How can birthing classes be supportive?
Supporting a pregnant woman through her pregnancy and during labor and delivery can be very difficult for a man who is not prepared. He needs to know what to do, how to help efficiently and how to react in some situations. Your partner will also go through the demanding first 3 months of your child’s life. He needs then to be prepared and to know exactly what role he needs to play in order to ease it for both of you. There are classes that would include a session just for fathers to be to answer their questions and address their concerns. There are even some classes that are geared just for new fathers.
What birthing classes are available?
Birthing classes are based in general either on Lamaze technique or the Bradley method.
• The Lamaze technique: The most adopted technique in the United States. It is based on the philosophy that birth is a normal and natural process and that women should be empowered through education and support to approach it with confidence. It mainly teaches some relaxation techniques and encourages the mother to condition her response to pain through training and preparation. These courses don’t preach against the use of drugs during labor and delivery or any form of medical intervention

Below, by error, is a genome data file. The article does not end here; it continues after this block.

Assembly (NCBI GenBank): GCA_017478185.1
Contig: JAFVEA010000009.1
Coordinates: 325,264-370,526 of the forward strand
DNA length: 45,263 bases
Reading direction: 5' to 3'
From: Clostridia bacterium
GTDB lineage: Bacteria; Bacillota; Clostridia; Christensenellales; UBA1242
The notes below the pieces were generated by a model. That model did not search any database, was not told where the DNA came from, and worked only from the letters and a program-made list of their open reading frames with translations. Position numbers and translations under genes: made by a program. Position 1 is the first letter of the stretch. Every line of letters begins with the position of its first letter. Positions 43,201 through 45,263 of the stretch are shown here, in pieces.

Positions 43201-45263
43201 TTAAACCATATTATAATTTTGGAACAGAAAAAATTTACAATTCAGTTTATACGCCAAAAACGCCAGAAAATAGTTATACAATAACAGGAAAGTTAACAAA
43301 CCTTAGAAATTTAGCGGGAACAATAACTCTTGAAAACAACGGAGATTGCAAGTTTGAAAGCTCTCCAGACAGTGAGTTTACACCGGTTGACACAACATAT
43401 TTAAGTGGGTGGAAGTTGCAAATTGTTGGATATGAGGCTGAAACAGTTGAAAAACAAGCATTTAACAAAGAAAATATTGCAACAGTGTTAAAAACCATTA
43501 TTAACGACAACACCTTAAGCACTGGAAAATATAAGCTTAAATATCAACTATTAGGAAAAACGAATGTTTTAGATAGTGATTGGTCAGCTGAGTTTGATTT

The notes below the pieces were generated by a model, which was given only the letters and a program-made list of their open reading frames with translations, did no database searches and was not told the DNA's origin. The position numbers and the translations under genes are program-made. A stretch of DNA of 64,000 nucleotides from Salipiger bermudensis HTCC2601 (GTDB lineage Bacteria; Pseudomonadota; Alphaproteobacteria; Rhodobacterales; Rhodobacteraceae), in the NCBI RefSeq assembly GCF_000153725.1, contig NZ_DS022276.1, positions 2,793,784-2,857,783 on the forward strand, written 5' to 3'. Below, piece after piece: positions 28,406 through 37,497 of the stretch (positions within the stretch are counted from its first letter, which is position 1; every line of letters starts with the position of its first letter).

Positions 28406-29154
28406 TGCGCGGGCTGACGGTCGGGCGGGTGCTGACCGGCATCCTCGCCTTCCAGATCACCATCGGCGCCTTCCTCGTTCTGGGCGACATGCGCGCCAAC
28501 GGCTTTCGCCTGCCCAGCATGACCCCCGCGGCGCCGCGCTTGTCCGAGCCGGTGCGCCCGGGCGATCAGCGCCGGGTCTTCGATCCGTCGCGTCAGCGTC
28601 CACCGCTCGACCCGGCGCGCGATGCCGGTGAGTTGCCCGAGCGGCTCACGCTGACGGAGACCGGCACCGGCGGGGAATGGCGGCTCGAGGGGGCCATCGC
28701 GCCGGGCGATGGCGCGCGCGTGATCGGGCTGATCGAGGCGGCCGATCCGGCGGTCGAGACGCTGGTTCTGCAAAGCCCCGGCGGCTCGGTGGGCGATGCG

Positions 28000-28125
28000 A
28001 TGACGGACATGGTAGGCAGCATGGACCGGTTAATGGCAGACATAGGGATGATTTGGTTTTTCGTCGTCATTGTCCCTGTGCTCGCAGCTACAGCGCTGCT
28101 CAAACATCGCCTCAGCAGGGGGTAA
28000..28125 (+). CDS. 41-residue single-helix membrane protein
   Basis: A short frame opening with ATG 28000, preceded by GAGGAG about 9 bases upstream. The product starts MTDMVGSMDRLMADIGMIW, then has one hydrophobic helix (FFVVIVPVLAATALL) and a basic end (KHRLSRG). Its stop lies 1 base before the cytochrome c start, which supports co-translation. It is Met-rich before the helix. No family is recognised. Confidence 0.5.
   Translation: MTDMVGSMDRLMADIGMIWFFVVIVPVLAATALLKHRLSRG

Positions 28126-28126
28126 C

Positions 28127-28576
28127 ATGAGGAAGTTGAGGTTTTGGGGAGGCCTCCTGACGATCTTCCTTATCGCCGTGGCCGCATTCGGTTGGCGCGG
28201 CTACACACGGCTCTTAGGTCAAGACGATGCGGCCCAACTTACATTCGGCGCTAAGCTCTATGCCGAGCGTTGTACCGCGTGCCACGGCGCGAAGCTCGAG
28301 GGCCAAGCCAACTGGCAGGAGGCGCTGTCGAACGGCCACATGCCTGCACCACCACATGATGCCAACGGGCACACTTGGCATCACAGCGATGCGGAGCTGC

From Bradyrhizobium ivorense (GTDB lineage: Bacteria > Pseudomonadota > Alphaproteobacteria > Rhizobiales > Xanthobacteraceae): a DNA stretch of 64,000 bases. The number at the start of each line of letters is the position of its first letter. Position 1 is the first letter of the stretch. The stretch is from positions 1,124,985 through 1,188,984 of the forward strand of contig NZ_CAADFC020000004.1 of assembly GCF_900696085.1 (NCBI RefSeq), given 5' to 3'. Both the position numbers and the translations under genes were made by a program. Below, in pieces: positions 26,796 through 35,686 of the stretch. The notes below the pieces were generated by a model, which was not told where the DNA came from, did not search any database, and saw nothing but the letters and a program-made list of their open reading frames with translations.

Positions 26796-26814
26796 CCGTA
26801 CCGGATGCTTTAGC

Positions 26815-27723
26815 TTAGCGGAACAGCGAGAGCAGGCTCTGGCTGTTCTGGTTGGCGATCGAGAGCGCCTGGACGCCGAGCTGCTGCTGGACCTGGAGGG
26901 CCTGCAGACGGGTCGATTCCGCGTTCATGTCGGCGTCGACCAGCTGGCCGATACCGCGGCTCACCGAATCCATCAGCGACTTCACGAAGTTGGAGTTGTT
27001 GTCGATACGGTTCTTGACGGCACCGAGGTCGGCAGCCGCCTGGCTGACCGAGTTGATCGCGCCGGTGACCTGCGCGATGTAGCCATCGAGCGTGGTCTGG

• The Bradley method: Emphasize more the natural approach to birth and the active participation of the baby’s father as the birth coach. The main philosophy of the method is to avoid medication unless absolutely necessary. This method suits very well women that decide to give birth at home.
When should you start taking prenatal courses?
It is more common that parents take birthing classes during the last trimester of pregnancy, however courses are available for those who would like to start earlier or later than that. Classes took during the first trimester of pregnancy focus on all the changes that pregnancy brings. The late pregnancy courses usually last 5 to 8 weeks and are more geared towards labor, delivery and postpartum.
How do you choose Birthing classes?
Talk to your doctor or your midwife as they may provide you with good references. Talk to people around you that took such courses and benefit from their experience. Avoid walking into a course without knowing anything about the program and the qualifications of the instructor. A good course should cover all the scenarios for labor and delivery as well as including information about vaginal birth, cesarean sections, natural birth techniques and the use of pain medication during labor. They should also cover tips on pre-and postnatal care as well as the postpartum part.